On those days when discouraged about the course of Memphis events and with questions about the future that seem to have few answers, I always find encouragement in the realization that the real strength of Memphis does not reside in the halls of government or the board rooms of corporate leaders, but in the simple lives of extraordinarily men and women who labor quietly and without fanfare for the good of the community.

Barry Hartzog was just such a person.

Today, Memphis is just a little less Memphis. He died Friday.

Only a fortunate few knew him personally, but most of us benefited from his passion for the Memphis Zoo, where he worked for the last decade and a half. He was part of the “Goldsmith’s Mafia” assembled by the department store chain’s former executive Roger Knox when he took the reins of the new foundation which would manage Memphis’ most popular family attraction.

Together, with Mr. Knox, Barry Hartzog brought a distinctly retail attitude toward zoo operations, and it was part of their wisdom that they never saw any conflict between a profit-minded zoo and its overriding ecological mission.

But Barry brought more than just a customer focus to his work at the zoo. Every day, he brought every thing that he had to give, working long into the night to make sure a special event had just the right dazzle for the public, that the kids at the zoo’s Halloween event would remember it for years to come and that no one entered the zoo without the promise of special memories.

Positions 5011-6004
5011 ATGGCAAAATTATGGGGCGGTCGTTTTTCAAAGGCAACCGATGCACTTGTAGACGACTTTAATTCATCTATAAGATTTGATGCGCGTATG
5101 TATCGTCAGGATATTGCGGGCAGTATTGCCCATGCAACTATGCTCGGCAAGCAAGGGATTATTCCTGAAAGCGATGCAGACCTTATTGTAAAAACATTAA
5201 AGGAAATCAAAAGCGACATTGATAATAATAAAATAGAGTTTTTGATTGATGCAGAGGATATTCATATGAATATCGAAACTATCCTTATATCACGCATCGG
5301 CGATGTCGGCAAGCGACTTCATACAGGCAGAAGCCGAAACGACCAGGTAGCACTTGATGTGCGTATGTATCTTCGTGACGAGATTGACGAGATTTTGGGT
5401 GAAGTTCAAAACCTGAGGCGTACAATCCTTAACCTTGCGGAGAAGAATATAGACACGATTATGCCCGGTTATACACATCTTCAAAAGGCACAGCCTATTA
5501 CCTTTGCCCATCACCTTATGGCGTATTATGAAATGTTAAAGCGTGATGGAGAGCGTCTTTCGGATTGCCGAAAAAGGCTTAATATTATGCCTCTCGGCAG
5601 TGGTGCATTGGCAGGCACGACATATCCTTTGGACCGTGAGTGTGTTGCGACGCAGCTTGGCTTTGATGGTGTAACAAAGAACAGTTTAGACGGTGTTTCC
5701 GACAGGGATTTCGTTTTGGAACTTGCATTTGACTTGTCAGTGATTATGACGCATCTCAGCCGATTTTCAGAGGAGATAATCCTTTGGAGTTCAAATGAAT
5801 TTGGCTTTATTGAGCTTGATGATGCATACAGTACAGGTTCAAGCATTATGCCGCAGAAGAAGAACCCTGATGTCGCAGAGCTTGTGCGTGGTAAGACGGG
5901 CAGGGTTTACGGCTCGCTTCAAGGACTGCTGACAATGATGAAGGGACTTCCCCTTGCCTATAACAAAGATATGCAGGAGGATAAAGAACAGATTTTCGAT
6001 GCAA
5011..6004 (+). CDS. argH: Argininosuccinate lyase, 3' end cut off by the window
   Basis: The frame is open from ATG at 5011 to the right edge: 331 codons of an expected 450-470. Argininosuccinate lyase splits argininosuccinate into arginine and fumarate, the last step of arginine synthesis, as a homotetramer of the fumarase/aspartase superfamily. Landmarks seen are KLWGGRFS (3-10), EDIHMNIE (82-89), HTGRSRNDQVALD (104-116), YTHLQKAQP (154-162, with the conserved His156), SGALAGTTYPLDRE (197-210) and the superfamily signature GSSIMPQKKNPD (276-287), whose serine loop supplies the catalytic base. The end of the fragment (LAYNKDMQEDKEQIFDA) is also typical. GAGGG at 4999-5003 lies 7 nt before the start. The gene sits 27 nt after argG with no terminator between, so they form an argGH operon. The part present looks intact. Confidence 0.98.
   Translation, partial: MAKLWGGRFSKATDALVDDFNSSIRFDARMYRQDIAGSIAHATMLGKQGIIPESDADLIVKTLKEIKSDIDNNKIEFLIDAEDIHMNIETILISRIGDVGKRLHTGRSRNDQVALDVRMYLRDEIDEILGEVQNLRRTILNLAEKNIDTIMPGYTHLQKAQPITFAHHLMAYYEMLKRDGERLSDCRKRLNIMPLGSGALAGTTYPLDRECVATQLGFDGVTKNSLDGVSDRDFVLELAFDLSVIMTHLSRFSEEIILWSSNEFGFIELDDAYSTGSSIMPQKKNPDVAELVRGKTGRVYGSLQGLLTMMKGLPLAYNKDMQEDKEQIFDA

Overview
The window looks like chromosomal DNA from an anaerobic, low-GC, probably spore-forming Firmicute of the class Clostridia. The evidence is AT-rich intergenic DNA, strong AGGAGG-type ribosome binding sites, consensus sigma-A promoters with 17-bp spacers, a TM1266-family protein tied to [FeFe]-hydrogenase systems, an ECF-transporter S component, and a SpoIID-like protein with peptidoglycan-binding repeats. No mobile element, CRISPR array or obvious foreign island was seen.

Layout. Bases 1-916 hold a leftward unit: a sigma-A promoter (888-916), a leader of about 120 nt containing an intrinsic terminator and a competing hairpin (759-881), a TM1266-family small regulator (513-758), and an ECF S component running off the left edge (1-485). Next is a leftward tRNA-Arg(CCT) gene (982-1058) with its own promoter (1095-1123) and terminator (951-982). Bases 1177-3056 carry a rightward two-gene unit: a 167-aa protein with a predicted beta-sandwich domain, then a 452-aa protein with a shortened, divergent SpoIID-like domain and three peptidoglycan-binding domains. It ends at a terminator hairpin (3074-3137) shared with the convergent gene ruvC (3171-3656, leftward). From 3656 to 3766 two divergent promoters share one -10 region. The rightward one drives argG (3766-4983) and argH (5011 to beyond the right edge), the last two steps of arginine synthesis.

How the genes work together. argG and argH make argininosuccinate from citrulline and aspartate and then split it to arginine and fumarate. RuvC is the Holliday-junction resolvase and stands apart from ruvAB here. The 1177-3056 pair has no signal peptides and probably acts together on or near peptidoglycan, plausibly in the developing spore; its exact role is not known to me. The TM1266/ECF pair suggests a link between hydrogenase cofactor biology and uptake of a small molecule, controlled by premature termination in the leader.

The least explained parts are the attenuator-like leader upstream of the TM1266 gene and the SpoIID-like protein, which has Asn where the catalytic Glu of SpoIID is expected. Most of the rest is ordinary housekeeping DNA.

Somehow, it is more than fitting that the last minutes of his 63 years were spent on a ladder getting yet another holiday event ready for zoo visitors.

Barry was largely responsible for the special ambiance of Zoo Rendezvous, one of the most wildly successful benefits ever staged by any local organization, and year after year, he thought of new, artistic ways to make it even more fun (and more profitable). But at the end of the day, he was devoted to families having a good time at the zoo, because it was through their support and tickets that the animals received their best care.

And, he cared deeply about animals. At home, the animals were cats, and few have ever been brought into such a fortuitous situation.

He loved his art: to buy it and to paint it.

And he loved even more getting involved in his neighborhood, whether it was as an active leader in his neighborhood association, in his crusade against smoking in local restaurants, in driving elderly neighbors to the doctor and taking others to church. It always seemed that in finding time for every one else, he seemed to find himself.

To those who knew him, the zoo stands as a shrine to his determination to make it one of the best in the country, but the true testimony to his character is found on his own street where he quite simply, day in and day out, exemplified what Memphians are all about.

Tonight (Thursday) at 6 p.m., there will be a memorial for Barry at his favorite place in Memphis (and the place he made special for all of us) — the zoo.